While many familiar and iconic items are collected throughout your time in Termina, the majority of your powers and abilities come from a multitude of enchanted masks. Some grant new abilities while others completely transform your appearance, but they’re all a lovely change from the series’ traditional reliance on key items. The game also bucks the predictable progression of its predecessors and successors, boldly featuring only four dungeons. This doesn’t sound like a lot on paper, and it’s not — especially in comparison to literally every other game in the series — but it’s actually an ideal number for Majora’s Mask, giving players just enough of the franchise’s exquisite dungeon design while also making way for a much more substantial emphasis on sidequests and the memorable, desperate inhabitants of Termina. The only blemish, of course, is the dreadful Great Bay temple, which unfortunately remains unchanged from its N64 days. It’s an unintuitive and unfortunate low, but it can’t detract from the love and care that clearly went into the creation of the world.
Unlike the derivative, somewhat predictable iterations of Hyrule that have graced the Zelda series throughout its history, Termina is a notably strange and quirky locale. UFOs, talking monkeys, and a lonely hand in a toilet are only some of the unusual experiences the game has in store, and the perpetual possibility of the bizarre makes trekking through Termina a ton of fun. The place is quite nightmarish too, though, dealing with heavy themes not often explored in games, let alone the Zelda series.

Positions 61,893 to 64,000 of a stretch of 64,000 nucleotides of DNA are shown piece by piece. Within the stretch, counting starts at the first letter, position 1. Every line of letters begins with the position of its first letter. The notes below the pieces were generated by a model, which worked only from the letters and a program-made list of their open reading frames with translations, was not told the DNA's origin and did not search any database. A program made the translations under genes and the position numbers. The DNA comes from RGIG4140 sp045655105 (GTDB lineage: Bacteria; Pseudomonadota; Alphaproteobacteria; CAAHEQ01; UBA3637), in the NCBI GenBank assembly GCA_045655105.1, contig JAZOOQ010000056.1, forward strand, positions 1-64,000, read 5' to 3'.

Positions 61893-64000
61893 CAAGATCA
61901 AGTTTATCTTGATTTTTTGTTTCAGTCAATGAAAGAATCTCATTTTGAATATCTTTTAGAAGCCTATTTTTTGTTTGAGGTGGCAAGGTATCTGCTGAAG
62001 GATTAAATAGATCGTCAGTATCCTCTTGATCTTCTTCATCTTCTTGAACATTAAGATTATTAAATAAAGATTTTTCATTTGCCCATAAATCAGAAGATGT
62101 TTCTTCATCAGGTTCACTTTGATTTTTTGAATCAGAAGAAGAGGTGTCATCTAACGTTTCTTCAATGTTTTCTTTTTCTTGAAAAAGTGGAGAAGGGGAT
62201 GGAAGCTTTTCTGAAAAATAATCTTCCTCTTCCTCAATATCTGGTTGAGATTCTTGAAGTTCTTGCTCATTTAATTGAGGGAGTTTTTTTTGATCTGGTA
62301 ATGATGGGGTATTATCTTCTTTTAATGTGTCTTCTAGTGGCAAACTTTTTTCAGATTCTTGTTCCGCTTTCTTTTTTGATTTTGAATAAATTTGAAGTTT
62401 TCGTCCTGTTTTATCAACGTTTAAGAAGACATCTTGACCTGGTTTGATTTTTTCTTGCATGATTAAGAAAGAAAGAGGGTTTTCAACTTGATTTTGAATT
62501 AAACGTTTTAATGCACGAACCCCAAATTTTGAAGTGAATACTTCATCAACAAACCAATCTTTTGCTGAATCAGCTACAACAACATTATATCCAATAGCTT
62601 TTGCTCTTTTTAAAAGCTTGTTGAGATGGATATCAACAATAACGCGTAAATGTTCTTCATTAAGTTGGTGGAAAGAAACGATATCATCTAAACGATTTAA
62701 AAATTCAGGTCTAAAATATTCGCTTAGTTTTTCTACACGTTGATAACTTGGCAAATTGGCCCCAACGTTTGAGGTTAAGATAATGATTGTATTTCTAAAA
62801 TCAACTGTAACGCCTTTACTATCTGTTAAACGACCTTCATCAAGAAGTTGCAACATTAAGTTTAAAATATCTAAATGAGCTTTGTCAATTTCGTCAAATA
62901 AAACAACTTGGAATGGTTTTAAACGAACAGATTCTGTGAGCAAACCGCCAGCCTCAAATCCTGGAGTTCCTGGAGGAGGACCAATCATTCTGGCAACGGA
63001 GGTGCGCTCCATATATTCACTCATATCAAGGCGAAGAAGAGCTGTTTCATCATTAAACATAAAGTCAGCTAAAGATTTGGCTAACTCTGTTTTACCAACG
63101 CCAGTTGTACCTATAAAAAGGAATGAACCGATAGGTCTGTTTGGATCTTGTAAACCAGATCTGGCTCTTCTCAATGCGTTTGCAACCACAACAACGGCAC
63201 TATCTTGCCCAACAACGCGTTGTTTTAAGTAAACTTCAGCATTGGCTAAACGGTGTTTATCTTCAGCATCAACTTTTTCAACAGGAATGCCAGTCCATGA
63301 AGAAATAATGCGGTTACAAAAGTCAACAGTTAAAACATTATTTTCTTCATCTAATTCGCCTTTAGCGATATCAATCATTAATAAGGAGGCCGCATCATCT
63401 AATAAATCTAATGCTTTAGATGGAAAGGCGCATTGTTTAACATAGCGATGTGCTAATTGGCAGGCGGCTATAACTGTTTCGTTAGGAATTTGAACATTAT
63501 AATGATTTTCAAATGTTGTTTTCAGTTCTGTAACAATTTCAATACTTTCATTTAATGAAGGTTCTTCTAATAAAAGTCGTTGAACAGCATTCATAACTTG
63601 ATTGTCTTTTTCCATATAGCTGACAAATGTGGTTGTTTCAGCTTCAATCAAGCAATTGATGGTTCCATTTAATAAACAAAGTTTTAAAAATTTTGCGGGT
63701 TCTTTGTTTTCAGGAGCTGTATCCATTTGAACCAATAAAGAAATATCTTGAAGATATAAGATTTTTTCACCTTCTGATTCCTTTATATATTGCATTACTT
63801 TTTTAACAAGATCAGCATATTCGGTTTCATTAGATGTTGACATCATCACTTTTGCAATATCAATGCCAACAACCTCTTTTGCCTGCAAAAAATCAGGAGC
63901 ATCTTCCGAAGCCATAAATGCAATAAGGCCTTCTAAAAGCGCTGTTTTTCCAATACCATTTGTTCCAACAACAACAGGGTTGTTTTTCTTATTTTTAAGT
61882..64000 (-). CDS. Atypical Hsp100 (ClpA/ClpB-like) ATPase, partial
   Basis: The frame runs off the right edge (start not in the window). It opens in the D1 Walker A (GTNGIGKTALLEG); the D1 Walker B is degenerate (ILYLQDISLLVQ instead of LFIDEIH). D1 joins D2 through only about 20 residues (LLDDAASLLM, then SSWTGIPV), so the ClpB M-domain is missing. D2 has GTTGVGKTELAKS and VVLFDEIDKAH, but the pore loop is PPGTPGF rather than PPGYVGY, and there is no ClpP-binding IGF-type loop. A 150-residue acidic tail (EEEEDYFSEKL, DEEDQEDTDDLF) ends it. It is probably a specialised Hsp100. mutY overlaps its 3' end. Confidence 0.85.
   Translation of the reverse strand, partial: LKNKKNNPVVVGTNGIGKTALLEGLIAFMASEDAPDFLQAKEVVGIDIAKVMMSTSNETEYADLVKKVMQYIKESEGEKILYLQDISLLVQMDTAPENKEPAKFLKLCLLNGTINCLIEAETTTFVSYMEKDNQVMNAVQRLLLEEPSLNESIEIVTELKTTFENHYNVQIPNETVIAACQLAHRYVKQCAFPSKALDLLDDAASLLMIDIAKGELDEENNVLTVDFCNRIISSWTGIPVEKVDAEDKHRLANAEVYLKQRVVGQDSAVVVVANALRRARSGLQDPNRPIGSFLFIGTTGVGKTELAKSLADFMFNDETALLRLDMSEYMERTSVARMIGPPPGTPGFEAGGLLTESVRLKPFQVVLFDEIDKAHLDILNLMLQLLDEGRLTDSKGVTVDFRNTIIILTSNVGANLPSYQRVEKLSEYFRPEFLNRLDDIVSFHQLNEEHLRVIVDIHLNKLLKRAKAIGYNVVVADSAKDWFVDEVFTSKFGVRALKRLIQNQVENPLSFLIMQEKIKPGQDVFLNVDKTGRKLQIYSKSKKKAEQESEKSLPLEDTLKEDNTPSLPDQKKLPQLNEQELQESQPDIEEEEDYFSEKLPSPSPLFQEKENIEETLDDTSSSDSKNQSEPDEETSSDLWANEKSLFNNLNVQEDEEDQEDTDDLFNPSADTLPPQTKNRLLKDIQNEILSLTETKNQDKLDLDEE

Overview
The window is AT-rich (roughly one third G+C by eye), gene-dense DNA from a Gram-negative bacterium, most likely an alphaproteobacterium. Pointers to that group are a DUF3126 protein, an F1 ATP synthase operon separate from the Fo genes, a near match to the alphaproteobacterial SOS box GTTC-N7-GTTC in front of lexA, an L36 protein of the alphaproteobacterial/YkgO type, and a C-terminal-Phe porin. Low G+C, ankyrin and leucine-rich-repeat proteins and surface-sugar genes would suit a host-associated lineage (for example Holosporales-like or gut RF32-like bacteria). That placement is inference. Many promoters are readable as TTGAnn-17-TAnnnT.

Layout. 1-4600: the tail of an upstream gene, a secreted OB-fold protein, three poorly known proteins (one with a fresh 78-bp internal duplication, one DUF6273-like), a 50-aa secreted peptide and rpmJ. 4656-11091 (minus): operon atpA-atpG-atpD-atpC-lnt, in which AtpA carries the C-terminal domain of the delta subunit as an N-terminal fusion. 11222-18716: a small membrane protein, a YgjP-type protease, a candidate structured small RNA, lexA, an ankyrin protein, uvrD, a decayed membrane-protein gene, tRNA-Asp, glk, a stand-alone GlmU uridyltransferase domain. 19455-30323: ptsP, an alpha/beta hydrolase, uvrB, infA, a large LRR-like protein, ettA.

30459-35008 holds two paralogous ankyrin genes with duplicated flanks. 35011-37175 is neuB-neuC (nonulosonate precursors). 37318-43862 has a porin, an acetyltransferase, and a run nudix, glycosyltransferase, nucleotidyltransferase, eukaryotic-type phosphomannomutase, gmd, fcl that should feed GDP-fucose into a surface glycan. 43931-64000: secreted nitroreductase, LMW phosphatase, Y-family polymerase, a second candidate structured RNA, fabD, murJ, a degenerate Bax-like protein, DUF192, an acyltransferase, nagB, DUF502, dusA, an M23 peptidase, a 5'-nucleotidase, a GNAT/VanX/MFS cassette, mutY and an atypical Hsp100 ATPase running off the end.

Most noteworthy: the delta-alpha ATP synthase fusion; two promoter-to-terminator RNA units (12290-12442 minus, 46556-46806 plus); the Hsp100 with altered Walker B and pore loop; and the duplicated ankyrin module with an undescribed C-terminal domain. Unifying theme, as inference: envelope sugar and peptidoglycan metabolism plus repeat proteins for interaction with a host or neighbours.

The individuals Link meets on his quest express varying levels of dread and depression, many resigned to their seemingly unavoidable fate. As you interact with them over their last three days of life, you really come to care for each of them in a way few games can pull off. They’re all quirky, charming personalities from the start, but it’s their emotional evolution over the hours of the game that is the defining element of Majora’s Mask 3D. Because you develop a tangible relationship with almost everyone you meet, you actually feel compelled to complete sidequests as they come along in hope that your efforts will lighten the spirits being actively crushed by the moon’s encroaching surface.
Ocarina of Time impressed in its 2011 3DS remaster, but the same treatment breathes incredible life into its oft-forgotten brother. Gone are the jagged, distorted polygonal models of the N64, instead replaced with smooth, deliciously detailed characters and touched-up textures. It’s an amazing visual overhaul, and the colorful, boisterous world of Majora’s Mask benefits more from the upgrade than its N64 sibling. There are momentary drops in frame rate here and there, but for the most part Majora’s Mask 3D runs beautifully on 3DS, and it’s truly wonderful to see the game finally receiving the attention it’s been starved of for nearly 15 years.
Many people overlooked Majora’s Mask originally because it wasn’t “Ocarina of Time 2.” As its 3DS revival shows, however, Majora’s Mask is in many ways superior to its N64 predecessor. Nintendo and Grezzo have made a cult-classic more accessible, refined and enjoyable than ever before, and its return to the spotlight has cemented just how ahead of its time it was. Some of its flaws live on in this 3DS remaster, but ultimately The Legend of Zelda: Majora’s Mask 3D is a game that absolutely deserves your time.